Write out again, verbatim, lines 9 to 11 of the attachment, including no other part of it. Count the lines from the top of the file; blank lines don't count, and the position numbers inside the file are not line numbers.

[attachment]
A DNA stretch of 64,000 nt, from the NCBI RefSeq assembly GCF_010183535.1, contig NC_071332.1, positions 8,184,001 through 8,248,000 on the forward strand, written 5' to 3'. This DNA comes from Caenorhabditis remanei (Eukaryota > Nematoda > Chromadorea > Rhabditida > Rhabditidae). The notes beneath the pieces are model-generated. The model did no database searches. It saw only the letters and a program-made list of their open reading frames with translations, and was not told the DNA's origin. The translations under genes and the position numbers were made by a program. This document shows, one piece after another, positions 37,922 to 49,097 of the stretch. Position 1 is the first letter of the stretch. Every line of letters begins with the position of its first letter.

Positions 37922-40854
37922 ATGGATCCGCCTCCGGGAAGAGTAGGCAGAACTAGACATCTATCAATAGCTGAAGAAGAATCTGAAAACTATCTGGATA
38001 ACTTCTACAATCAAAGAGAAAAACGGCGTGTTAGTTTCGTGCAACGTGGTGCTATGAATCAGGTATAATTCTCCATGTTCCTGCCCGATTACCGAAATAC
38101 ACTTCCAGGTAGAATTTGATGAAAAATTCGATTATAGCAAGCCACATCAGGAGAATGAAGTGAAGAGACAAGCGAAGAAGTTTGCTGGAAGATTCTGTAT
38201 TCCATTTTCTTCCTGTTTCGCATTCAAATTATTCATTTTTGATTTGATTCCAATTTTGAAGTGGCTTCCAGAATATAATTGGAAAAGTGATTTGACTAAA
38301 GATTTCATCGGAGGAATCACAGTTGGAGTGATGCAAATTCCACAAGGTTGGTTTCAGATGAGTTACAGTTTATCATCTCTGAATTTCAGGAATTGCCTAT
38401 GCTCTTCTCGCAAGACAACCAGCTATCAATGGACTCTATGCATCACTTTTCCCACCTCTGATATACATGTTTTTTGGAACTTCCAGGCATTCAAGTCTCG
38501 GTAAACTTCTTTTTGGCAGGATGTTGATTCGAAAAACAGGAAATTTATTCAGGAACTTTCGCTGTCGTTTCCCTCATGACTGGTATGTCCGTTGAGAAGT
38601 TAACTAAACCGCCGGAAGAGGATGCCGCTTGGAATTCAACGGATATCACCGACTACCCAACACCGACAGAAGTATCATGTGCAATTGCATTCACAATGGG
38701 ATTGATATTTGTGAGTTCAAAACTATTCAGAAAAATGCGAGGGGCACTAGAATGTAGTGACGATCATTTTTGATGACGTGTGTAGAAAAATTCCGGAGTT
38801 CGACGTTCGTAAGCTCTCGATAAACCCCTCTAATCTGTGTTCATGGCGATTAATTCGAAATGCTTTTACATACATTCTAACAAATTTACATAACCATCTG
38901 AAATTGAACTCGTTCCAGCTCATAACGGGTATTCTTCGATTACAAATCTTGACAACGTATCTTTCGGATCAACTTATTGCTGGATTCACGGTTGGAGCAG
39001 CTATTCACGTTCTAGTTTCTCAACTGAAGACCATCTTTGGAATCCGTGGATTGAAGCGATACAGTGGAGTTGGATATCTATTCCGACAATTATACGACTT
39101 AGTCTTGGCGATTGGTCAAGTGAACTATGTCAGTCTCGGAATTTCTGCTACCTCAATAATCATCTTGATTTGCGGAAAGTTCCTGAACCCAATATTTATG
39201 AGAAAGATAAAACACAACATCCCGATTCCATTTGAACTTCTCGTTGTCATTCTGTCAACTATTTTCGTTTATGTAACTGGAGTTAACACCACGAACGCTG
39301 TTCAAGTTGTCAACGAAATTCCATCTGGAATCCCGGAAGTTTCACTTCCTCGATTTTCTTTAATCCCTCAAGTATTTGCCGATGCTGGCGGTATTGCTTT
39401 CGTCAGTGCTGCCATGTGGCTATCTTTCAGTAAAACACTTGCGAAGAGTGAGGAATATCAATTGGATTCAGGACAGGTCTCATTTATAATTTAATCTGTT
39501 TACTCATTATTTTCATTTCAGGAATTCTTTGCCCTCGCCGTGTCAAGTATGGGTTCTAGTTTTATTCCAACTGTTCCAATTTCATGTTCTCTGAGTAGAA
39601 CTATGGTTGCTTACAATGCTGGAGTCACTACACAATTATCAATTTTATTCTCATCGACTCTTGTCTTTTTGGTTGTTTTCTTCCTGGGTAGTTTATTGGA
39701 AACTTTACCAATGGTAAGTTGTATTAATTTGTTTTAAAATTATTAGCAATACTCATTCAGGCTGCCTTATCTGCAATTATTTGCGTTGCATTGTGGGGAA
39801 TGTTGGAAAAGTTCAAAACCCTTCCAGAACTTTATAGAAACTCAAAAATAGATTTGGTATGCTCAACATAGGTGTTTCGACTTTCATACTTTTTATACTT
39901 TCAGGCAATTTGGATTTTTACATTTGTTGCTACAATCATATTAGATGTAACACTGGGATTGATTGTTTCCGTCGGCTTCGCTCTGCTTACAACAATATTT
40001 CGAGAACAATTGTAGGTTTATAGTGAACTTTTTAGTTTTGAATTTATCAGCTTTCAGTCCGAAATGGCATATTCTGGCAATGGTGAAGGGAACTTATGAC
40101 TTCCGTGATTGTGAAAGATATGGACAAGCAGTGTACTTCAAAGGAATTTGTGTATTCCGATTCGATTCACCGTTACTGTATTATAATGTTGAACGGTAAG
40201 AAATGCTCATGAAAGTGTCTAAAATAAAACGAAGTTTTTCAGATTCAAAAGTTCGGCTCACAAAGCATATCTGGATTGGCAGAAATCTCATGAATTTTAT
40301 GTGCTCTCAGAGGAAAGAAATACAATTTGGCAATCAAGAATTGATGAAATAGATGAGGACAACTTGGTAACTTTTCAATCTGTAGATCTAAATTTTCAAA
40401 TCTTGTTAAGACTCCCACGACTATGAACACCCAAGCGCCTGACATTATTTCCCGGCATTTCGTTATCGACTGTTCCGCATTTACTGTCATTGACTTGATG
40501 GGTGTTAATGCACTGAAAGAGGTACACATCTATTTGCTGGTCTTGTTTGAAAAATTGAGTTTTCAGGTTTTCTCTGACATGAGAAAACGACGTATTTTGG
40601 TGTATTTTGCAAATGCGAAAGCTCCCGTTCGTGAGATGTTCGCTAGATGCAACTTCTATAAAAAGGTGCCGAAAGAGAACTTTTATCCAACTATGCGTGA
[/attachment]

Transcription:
38501 GTAAACTTCTTTTTGGCAGGATGTTGATTCGAAAAACAGGAAATTTATTCAGGAACTTTCGCTGTCGTTTCCCTCATGACTGGTATGTCCGTTGAGAAGT
38601 TAACTAAACCGCCGGAAGAGGATGCCGCTTGGAATTCAACGGATATCACCGACTACCCAACACCGACAGAAGTATCATGTGCAATTGCATTCACAATGGG
38701 ATTGATATTTGTGAGTTCAAAACTATTCAGAAAAATGCGAGGGGCACTAGAATGTAGTGACGATCATTTTTGATGACGTGTGTAGAAAAATTCCGGAGTT